Lake Tahoe Community College environmental program could expand | TahoeDailyTribune.com

Lake Tahoe Community College environmental program could expand

Sebastian Foltz
sfoltz@tahoedailytribune.com
Environmental program cofounder Kathy Strain (right) assists a student during a fieldwork course.
Pat Leonard-Heffner / LTCC |

SOUTH LAKE TAHOE — With a variety of advocacy groups, governing bodies and regulatory agencies in the area, environmental action and the Tahoe Basin often go hand-in-hand. That’s part of the inspiration behind Lake Tahoe Community College’s new environmental technology and sustainability programs, which started this fall.

“It’s just a natural fit to have an environmental science program in the Tahoe Basin,” said Kathy Strain, senior science specialist and environmental science instructor for the college. “For where we live, it’s really important.”

Strain recently presented the college’s board members with a program update regarding growth potential moving forward.

Since starting with a single environmental science course, the program has grown to provide numerous courses with full associate degree and certificate opportunities.

Students who complete it will be qualified to either go straight into the workforce following their internships or continue study by transferring to a four-year college or university; LTCC courses are transferable to both University of California and California State University programs.

Strain said the new course concentration reflects a need to fill local jobs with organizations like California Tahoe Conservancy and the U.S. Forest Service. In the past, those types of jobs were filled by candidates from outside the Tahoe Basin.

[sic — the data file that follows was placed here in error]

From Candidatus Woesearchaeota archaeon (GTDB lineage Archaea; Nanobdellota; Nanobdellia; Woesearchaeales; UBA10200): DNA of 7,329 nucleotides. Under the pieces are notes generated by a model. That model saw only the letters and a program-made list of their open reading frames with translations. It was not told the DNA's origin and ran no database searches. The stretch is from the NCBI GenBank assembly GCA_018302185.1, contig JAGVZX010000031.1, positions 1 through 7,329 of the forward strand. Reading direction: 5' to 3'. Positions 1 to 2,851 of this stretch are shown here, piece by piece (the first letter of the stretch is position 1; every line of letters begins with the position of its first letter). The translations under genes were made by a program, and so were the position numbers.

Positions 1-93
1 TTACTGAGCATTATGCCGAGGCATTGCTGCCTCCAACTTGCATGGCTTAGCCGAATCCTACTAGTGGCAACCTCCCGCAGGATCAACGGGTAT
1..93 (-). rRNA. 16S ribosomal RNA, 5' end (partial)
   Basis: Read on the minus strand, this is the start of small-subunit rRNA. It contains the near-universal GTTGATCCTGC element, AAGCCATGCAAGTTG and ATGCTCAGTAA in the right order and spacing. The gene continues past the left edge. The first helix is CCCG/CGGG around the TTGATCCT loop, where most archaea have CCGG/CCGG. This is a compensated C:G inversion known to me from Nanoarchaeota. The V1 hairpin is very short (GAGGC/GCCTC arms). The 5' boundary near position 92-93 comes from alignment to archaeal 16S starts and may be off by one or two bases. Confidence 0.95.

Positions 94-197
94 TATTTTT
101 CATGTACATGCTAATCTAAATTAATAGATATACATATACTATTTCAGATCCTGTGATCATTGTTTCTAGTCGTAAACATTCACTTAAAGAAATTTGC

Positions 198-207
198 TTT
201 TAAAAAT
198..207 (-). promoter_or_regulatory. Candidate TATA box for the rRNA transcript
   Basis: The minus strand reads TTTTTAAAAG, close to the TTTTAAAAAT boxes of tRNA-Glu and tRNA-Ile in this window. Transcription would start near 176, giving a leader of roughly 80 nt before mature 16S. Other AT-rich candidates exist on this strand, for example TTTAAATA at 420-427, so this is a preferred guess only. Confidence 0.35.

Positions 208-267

“We’re trying to model our programs on the jobs they need,” Strain said, adding that the Tahoe region provides an excellent venue for practical field experience.

With 30 students currently enrolled, Strain said she sees the program expanding substantially in the coming years. Among future objectives, the college’s plans include construction of a building exclusively for the environmental program.

“There’s great potential for it to grow,” Strain said. “It’s valuable for our basin’s future work force.”

She said if marketing efforts are successful, program enrollment could conceivably more than double by next fall.

Students currently have the option for either an associate degree or certificate of achievement with a focus on biological resources, physical resources or sustainability.

Courses focus on a variety of environmental science-related topics including field and lab methods; they are designed to give students real-world experience in field work and laboratory environments.

Strain said those who complete it will be qualified for a number of different jobs in geology, ecology, forestry, sustainability and other fields.

For more information about Lake Tahoe Community College, visit http://www.ltcc.edu.